Kelly and CJ Nelson are expecting a second baby this fall and finding child care for this new little one was a lot easier than their first time around. After their daughter was born in 2015, the Worthington couple had to cobble together a short-term solution, so Kelly could transition back to work.
“I cashed out two extra weeks of vacation after my maternity leave, and my husband took two weeks off of work. My mom took a week, and we had a stay-at-home mom take our daughter for a week before we got in to child care,” Kelly said. “I can’t imagine if anything wouldn’t have worked out.”
The couple had started searching for care when Kelly was three months pregnant, and it was a struggle to find. Luckily, they had close relationships with people who could help until a spot opened at Kids-R-It in Worthington, where their daughter is now in the preschool room. Knowing her little brother or sister already has a spot there this fall is “a huge relief” for Kelly, who is a teacher, and CJ, who works in recruitment for Minnesota West Community and Technical College.
Southwest Initiative Foundation (SWIF) recently helped shorten the waiting list for infant spots in Worthington with a $20,000 grant from the State of Minnesota Department of Employment and Economic Development (DEED). The funding has added four infant spots at Kids-R-It, a nonprofit child care center that serves 100 kids ages 6 weeks to 12 years.
“By increasing access to four additional infant slots, Kids-R-It can offer quality care to more families,” said SWIF Youth and Family Officer Jodi Maertens. “The center will also have added staff capacity to work on curriculum and assessment of children along with family inclusion and communications.”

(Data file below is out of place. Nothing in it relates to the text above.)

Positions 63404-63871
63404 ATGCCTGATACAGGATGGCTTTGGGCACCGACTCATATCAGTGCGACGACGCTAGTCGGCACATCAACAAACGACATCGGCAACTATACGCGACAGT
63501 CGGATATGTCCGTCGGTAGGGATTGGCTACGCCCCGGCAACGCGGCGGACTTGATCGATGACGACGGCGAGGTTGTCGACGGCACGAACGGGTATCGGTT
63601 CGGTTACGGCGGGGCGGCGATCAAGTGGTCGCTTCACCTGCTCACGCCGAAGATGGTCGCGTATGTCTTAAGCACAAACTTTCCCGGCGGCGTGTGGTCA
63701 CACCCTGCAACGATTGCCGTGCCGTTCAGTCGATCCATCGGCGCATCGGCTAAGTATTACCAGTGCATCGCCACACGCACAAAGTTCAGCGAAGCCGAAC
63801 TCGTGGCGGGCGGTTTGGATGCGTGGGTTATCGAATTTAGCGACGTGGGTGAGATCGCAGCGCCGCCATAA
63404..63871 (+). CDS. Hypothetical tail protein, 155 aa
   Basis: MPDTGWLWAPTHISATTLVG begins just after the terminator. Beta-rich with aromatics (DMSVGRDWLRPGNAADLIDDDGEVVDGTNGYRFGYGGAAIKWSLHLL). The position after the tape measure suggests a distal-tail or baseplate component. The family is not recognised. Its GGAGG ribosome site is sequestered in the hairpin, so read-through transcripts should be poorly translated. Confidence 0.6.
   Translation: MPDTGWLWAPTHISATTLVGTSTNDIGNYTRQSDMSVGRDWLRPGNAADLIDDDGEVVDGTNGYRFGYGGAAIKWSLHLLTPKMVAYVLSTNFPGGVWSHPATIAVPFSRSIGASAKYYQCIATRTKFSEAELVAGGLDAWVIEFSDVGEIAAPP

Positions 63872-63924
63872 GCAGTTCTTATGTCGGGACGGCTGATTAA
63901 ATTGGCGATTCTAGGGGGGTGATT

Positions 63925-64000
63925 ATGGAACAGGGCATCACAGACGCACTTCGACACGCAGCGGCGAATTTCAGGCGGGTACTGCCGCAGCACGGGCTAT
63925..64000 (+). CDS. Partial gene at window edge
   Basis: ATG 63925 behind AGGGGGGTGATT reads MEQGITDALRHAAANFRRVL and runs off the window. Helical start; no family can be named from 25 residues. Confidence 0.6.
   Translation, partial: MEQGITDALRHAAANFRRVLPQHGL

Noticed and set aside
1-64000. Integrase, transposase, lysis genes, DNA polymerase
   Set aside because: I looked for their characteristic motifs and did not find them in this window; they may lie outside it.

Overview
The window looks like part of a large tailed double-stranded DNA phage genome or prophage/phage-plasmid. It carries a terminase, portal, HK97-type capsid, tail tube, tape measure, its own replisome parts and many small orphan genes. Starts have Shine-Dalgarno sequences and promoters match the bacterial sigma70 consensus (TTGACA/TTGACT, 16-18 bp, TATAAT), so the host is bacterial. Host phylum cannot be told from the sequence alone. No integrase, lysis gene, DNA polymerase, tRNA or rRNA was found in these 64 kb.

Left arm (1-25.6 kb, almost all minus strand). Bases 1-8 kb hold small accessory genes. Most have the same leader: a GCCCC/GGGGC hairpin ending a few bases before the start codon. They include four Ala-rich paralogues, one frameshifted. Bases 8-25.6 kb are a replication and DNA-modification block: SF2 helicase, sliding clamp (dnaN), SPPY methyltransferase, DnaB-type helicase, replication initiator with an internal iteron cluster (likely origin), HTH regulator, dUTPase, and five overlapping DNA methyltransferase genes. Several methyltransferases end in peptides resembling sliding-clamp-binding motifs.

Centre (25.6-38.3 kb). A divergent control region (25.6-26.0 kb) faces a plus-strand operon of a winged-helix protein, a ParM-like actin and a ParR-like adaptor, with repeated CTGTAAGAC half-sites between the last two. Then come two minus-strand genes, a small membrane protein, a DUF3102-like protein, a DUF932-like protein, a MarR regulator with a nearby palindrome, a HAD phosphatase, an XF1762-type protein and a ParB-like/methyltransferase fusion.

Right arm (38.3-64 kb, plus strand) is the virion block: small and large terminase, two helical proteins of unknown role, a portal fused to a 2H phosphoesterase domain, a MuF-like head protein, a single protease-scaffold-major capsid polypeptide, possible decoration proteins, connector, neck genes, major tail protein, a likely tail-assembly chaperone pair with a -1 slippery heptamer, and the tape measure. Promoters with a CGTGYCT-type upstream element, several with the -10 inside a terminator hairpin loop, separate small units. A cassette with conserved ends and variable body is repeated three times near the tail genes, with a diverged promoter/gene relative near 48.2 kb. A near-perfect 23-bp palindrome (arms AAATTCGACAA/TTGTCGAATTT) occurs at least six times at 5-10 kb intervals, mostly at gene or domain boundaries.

Currently, most of the staff’s days are filled with hands-on teaching and caring for children, leaving little time to prepare and reflect on important components like observations of proper growth and development of the children in their care. With additional staff, there will be more time to visit with parents and schedule year-round visits during the day to strengthen relationships with both children and families.
Kids-R-It teaches a hands-on, theme-based program with many learning stations that allow children to make choices and be successful. Having quality child care is important to Kelly as a parent.
“Some days they see my kids more than I do during the day. You want someone who’s going to try and help raise your kids as well as you want to. As a teacher, I’m all about helping kids be good people,” Kelly said.
Kids-R-It Director Pam Duffy has been working at the center since it opened in 1994. She’s seen the need for child care grow along with the City of Worthington, which has a population of around 12,500. There’s a waiting list for the infant room, and always a need for additional funding. Pam is constantly applying for large and small grants, and the $20,000 DEED grant was a big boost.
“Adding the four spots requires equipment like cribs, changing tables and high chairs, and extra supplies. It would be difficult for us to do without funding. We used every penny and set up little stations — an area for the non-movers and the movers, so kids stay safe,” Pam said. “We were also able to purchase some equipment to help staff and support their bodies when they’re on the floor with the kids. That’s hard on their backs and knees. You can tell the difference in the staff, they’re more comfortable.”
In southwest Minnesota, there’s a shortage of approximately 3,090 licensed child care spots needed to accommodate the estimated number of children under age 6 with both parents working, according to data from the Minnesota Department of Human Services. SWIF is committed to finding child care solutions that help families, employers and communities. Our Bright Beginnings Loan Program is designed specifically for child care providers, both family child care and center-based. In addition to loans to for-profit child cares and grants for nonprofit child cares, foundation staff gather people around the table for community conversations to figure out what a community needs and can support.
What can your community do to keep child care providers going strong? Contact us if you would like assistance starting or continuing child care conversations in your community.